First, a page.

By Francisco Santos Calderon
Vice-President of Colombia
Colombian Cloud Forest. Picture by Adams Jhonson.
Bogotá — SharedResponsability. I confess that I didn’t know much about him before he walked into my office carrying a box of smelly cheese produced on his farm in England. Evenlode, he said, named after the river that runs through it, a long way away from Bogotá, Colombia. And while it is true that he came because Colombia called, really, he came out of a very personal interest in finding out what a gram of cocaine bought on a London street corner represents when translated into crisp Colombian Spanish.
We also spoke about personal choice, cocaine consumption being one, and the difficulty in asking people to reconsider cocaine not only because of the damage it does to them, but to Colombia’s environment.
Before Alex James tended to his farm, Evenlode, he was the bass player for ‘Blur,’ a band whose lifestyle lived up to its name. Voted the best guitar act in history by 200 British radio stations this past May, Blur’s enduring popularity guarantees its members not only ongoing media attention but also a degree of credibility in other projects they pursue. Such has been the case with James and farming his cheese-making business and defense of agriculture’s commercial potential generate headlines in important British publications. And such, I hope, will also be the case with James and Colombia.
James recently spent two weeks in Colombia filming a documentary that will air on the BBC’s Panorama, ostensibly “the world’s longest-running current affairs TV program,” early next year. The documentary follows James as he visits a representative number of Colombian people and places affected by drug trafficking from burnt jungle hills to landmine amputees, all unwitting victims of the world’s (Colombia very much included here) appetite for cocaine.
Sitting in my office, we spoke of how people simply do not realize that cocaine is violence condensed and heated by forests set aflame to grow coca. We also spoke about personal choice, cocaine consumption being one, and the difficulty in asking people to reconsider cocaine not only because of the damage it does to them, but to Colombia’s environment. Mediating personal choice, especially as regards personal health, we conceded, is a complex problem with few concrete answers. Then, he told me of efforts to ban cheese on the basis that it’s unhealthy. We laughed wondering what was next.
That conversation stayed with me and, were we to have it again, I’d add this: personal choice necessarily implies having options from which to choose. To eat cheese or tofu; to drink or not to drink; to smoke or not to smoke; to do cocaine or not to. When the outcome of such choices threatens to harm others, the law steps in to place boundaries. Thus, you can drink, but not before driving, and you can smoke, but not in closed, public spaces. The reason why the banning of cheese seams absurd is because eating it, no matter how dreadful the smell, will not injure those around you.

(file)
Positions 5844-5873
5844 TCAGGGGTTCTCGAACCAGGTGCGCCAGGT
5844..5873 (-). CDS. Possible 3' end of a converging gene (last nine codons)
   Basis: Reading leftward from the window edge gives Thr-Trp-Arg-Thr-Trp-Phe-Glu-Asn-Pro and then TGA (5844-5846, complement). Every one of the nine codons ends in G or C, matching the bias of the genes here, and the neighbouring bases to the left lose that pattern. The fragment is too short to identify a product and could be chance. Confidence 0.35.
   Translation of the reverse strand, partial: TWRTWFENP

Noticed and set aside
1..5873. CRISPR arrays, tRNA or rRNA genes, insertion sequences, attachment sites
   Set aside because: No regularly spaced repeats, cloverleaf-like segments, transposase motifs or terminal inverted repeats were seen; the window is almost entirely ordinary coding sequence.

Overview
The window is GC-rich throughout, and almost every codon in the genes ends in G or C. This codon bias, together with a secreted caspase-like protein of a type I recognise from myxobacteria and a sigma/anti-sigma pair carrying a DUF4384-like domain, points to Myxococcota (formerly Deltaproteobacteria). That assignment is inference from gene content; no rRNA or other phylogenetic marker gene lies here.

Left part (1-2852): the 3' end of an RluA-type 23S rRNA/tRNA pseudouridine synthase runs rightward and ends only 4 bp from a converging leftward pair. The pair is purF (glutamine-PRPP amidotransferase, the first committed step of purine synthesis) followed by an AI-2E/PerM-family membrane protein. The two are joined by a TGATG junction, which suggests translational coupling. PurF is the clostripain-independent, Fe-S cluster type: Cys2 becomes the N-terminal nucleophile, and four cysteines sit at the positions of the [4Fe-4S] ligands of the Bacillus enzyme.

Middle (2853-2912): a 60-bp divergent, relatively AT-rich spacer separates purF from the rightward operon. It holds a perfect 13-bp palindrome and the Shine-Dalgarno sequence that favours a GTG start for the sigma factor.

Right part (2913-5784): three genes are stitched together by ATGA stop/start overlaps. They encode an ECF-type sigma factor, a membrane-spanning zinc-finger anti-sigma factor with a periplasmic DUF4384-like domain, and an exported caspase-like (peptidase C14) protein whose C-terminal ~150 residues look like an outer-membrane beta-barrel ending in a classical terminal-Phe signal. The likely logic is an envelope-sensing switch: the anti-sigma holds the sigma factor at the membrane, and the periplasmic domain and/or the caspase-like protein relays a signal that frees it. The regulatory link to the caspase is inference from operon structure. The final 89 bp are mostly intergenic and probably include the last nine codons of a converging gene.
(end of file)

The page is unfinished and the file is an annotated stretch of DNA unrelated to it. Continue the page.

More and more, the environmental impact of our personal choices, capable of affecting both those we encounter and those we don’t, is generating the political will as well as the individual restraint needed to limit what we allow ourselves to choose. The rising sales of hybrid cars, recycled goods and energy efficient light bulbs say it all. As do the swelling number of government programs set to counter pollution and waste. But for simplicity’s sake, let’s focus on the hybrid car example.
While a hybrid car will reduce its buyer’s fuel spending, its added value lies in the benefit it represents for the planet and, perhaps more so, in the message it sends out about its driver. This gives me hope. Each gram of cocaine represents a huge ecological cost for the planet and, thus, its consumption ought to question its user’s concern for the environment, something no one wants to place in doubt right now.
The hard part is creating awareness about the link between street cocaine and the 2.2 million hectares of forest slashed and burnt to grow coca in Colombia, second most biodiverse nation in the world. But James’ visit and the ensuing documentary will hopefully make people understand that, yes, cocaine use is a personal choice, but one with devastating environmental consequences. And, if we are willing to base our car choice on our environmental beliefs, then the same should also be true about what we choose to put in our bodies.